AN EDUCATION in Screenwriting

Nick Hornby and David Bezmozgis

Writers—of fiction especially—are a notoriously independent lot, for obvious reasons. They’re their own bosses, and the only (living) person they have to consult with, artistically speaking, is their editor. So what happens when a novelist crosses over into an intensely collaborative medium like film?

Cede control over hiring, for starters.

“The idea that a novelist can control a film is crazy—totally crazy,” Nick Hornby, who adapted a Granta essay into the screenplay for AN EDUCATION, said during a Cinema Café conversation this morning (this series may be the festival’s best off-screen programming). “What do I know about editing or cinematography? A bad editor could mess your movie about.”

Nor would Hornby want to, say, direct a film. “It’s crushingly boring,” he said. “They’re talking about where to put a light. ‘I could have written a book today.’”

David Bezmozgis, who has been published in The New Yorker and Harper’s, and who wrote the screenplay for VICTORIA DAY, was equally dumbfounded by the glacial pace of film projects in Hollywood. While Hornby has been at work on AN EDUCATION since 2003, Bezmozgis wrote his screenplay back in 2001 after graduating from film school at USC (but then moved to Toronto when he realized it was “unlikely that a film like this would get made in L.A.”).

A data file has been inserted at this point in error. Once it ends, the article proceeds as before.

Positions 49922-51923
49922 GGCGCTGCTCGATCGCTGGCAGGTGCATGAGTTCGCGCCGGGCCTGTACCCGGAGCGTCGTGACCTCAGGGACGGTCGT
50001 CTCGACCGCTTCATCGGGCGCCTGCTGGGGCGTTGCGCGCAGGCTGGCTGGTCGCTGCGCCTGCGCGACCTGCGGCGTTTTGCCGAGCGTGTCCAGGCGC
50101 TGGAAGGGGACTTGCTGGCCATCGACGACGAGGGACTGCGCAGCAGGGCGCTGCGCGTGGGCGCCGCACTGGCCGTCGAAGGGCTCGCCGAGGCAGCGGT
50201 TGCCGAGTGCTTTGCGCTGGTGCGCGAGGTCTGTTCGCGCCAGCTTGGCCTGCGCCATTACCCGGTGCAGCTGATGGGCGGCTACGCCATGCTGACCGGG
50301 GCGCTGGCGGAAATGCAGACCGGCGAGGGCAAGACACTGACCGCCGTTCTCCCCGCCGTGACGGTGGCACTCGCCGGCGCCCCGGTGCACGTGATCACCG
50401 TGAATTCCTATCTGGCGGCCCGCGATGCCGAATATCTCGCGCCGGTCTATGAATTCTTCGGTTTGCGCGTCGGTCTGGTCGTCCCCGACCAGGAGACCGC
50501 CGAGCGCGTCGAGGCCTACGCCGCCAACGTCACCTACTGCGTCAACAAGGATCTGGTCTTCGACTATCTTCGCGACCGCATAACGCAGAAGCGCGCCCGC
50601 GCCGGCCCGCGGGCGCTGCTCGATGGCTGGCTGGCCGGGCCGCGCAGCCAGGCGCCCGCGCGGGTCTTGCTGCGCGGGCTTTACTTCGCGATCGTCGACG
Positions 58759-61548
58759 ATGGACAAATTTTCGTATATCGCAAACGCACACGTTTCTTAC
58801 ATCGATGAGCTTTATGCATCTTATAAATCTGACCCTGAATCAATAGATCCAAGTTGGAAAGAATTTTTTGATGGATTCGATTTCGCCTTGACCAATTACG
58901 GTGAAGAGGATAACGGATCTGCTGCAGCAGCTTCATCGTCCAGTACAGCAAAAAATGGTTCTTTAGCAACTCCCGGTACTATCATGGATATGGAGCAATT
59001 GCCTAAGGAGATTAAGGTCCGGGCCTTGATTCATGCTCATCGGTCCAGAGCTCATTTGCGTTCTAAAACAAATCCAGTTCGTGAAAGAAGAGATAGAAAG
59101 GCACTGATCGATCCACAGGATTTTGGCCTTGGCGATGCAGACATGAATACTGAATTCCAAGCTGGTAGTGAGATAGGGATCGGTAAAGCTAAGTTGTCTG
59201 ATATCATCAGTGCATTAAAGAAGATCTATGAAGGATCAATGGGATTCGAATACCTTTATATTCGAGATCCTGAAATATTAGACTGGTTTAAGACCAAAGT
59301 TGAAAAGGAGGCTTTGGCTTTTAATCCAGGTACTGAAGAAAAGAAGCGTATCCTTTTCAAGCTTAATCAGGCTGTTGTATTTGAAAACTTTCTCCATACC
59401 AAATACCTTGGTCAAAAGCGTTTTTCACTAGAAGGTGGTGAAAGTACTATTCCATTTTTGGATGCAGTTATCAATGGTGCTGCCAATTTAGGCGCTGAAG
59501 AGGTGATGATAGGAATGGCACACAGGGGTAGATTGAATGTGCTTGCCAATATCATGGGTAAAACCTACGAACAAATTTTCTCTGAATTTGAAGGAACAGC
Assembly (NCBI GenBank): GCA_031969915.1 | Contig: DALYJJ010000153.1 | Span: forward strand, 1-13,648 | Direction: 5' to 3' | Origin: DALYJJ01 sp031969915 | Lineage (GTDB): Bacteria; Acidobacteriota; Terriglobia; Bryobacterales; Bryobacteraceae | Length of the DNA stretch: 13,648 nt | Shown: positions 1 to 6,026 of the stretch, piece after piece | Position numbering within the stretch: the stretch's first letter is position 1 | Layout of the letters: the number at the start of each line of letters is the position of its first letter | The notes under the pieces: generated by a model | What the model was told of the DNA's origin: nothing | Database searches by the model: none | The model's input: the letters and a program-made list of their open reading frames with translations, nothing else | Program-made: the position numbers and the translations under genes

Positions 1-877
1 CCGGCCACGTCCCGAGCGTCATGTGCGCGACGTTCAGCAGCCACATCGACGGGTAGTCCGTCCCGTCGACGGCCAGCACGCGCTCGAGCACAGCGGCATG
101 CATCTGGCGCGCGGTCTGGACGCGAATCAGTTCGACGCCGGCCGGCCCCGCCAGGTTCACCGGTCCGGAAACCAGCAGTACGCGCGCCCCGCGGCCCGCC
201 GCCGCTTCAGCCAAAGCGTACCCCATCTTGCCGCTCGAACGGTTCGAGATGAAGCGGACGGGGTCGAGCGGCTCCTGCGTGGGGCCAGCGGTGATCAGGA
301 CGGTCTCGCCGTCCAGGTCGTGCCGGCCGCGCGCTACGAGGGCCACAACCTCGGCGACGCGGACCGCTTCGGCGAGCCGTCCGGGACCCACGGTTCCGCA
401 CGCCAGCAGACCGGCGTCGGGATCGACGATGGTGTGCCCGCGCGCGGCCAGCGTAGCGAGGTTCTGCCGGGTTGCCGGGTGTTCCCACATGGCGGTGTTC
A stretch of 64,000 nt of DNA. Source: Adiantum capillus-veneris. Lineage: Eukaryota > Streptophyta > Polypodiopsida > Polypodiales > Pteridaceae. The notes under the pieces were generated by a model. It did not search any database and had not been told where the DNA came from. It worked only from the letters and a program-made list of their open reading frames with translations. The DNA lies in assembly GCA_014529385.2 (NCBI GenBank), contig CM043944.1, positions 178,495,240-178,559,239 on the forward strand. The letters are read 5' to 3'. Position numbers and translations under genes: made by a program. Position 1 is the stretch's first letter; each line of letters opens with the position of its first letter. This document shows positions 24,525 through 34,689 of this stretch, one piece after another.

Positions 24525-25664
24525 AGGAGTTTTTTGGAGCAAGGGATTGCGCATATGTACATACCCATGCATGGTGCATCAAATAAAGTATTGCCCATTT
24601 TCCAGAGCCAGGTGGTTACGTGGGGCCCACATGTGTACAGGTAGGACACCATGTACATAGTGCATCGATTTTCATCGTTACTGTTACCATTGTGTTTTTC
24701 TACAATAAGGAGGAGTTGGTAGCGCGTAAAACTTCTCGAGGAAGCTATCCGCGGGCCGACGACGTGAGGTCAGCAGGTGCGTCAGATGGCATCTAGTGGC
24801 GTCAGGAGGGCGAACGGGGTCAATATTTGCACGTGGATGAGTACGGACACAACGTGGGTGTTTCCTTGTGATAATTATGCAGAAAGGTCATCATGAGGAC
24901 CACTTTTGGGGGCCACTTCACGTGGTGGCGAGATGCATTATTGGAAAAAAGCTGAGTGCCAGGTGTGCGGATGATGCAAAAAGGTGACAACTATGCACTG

Wearing a gray hoodie, corduroy slacks and black sneaker, Hornby said he’s been pleased with the adaptations of his novels, which include Fever Pitch, About a Boy, and High Fidelity, though he was quick to argue that they aren’t adaptations per se. “It’s wrong,” he said with a wry smile. “Books aren’t turned into movies. They’re still sitting there on bookshelves.” Overall, his experiences in filmmaking have been positive, he said, with one exception: his adaptation of Dave Eggers’ A Heartbreaking Work of Staggering Genius remains, sadly, in development hell.

Hornby said he found adapting a 10-page essay liberating because, whereas adapting a novel is all about what you leave out (people are always telling him that their favorite scenes didn’t make it into the movie), this project allowed him to expand the material. David Bezmozgis, meanwhile, said screenwriting comes easier to him than writing fiction because he struggles most with describing emotion—which isn’t required of a screenplay.

“You can write ‘he’s sad’ fifty times,” he said. “Nobody cares.”

But his reasons for working in film are practical as well.

“Film work pays considerably better than book work,” he said. “Even at this independent level, it was something that made sense to do.” Now, though, “I’m very ready to be by myself again and not see other people.”